The Croton-on-Hudson Fire Department has a lengthy, and interesting section on its history, which includes a number of fascinating historical photographs. I’ve included a summary below, but it’s well worth taking the time to read the entire section.
“Washington Hand Engine Company” founded in 1891 after an inadequate response to a fire. Soon afterwards additional companies were started: “Independent Fire Company” and “Columbian Hook and Ladder Company”.
Because of a poor water supply a The Independent Fire Company adopted a chemical (“soda-acid”) system changed its name to “Chemical Engine Company No. 1“ in 1907.
The Department was motorized in the period between 1917 and 1923 and an alarm system including a steam whistle was also installed during the 1920s. Hydrants were also becoming more widespread.
With the merger of the Croton and Harmon communities, a need for a third pumper company, Harmon Engine Company No. 3 was founded in 1922.
In 1953 two way radio was introduced, in 1954 the first air-pack and the first true ambulance.
The 1970s saw the entry into service of a new ladder truck. Harmon Engine accepted a new pumper.
Washington Engine’s firehouse was replaced with a new building in the 1980s and the department also began to experiment with the use of a water tanker, the first of which had a 2,700 gallon tank.
In June of 1990, the department welcomed a new addition in the form of a 1990 International / Emergency Equipment Inc. 3,300 gallon Tanker/Pumper. In 1992, the Department celebrated its 100th anniversary. The 1990s also saw the introduction of Thermal Imaging Cameras, increased training requirements and the use of “Firefighter Assist & Search Teams (FAST).”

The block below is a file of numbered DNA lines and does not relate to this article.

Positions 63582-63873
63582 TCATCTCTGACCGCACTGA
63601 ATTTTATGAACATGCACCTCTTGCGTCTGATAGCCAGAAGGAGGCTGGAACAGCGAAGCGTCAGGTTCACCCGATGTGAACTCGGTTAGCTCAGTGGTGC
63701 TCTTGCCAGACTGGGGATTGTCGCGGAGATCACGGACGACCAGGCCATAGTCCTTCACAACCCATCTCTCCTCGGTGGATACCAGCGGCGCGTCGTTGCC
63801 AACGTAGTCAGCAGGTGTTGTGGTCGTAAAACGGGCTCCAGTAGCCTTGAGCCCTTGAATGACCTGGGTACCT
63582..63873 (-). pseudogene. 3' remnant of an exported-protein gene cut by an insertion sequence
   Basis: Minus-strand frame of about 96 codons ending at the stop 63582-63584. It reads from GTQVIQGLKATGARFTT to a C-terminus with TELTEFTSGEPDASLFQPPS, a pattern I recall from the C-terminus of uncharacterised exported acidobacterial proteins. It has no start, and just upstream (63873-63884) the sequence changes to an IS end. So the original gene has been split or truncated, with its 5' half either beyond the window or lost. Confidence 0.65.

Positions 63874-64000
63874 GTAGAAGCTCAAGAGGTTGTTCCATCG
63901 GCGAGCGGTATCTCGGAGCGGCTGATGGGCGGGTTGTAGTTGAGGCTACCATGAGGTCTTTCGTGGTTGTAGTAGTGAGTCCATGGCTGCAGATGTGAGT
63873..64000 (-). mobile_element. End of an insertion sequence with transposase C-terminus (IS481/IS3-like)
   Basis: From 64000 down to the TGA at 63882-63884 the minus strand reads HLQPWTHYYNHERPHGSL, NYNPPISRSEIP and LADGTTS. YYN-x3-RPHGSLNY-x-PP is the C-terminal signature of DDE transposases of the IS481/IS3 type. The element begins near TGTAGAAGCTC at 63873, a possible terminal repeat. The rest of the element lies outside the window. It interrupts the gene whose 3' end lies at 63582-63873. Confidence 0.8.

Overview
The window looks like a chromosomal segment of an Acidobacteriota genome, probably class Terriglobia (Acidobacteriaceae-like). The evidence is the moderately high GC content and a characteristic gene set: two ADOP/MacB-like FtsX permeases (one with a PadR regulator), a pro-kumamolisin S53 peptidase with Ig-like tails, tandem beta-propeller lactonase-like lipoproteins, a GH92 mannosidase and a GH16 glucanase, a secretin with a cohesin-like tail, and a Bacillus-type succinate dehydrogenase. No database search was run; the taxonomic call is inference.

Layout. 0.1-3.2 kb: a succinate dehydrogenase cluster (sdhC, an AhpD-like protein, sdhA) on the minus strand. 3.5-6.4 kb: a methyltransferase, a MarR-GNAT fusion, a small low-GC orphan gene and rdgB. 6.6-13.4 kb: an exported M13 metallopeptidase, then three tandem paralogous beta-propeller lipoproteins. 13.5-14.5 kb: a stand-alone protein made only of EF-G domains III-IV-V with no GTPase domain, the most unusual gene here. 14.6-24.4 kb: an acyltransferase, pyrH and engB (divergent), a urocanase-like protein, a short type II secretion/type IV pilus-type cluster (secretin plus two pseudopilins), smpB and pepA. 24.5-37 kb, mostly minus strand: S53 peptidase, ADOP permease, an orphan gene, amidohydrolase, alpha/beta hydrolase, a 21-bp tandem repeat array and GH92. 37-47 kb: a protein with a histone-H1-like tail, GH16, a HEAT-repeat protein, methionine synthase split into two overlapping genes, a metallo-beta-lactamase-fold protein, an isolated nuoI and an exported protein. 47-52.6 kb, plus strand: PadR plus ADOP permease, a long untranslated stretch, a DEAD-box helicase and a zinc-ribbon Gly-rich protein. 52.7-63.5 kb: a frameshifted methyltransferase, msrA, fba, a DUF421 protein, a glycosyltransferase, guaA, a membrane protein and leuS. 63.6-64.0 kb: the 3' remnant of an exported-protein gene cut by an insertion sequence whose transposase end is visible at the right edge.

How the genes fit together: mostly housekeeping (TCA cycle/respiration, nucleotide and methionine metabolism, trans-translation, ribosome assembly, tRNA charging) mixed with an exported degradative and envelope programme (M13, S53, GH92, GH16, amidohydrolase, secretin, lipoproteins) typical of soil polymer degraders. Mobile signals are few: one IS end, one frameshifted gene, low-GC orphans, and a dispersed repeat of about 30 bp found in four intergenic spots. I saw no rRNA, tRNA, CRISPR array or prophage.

Two events, which I didn’t include in the summary, but which nonetheless are still worth reading involved aircraft:
On October 9, 1972 an air show was the major attraction in Croton, during which the crowd watched as a plane crashed in to the Croton Reservoir. Rescue crews sped into action while the Mastor of Ceremonies, Geraldo Rivera, called for a moment of silent prayer for the pilot. Though search crews scoured the area, the wreck was never found.
October 14, 1986 began like any other day for most people, but it quickly became a day for the department to remember. On that day, a small airplane became lost in the dense fog, which blanketed the area. At 10:25 AM it crashed into the house at 31 Elmore Avenue. The pilot died in the crash, the only resident home at the time escaped unharmed while neighbors turned in the alarm. When the department arrived on the scene, flames were rapidly consuming the home. Under the command of Chief Gerald A. Munson, crews advanced multiple hose lines, and the department brought the fire under control quickly, saving most of the structure.
Taken with an Olympus Infinity Stylus Epic Zoom 80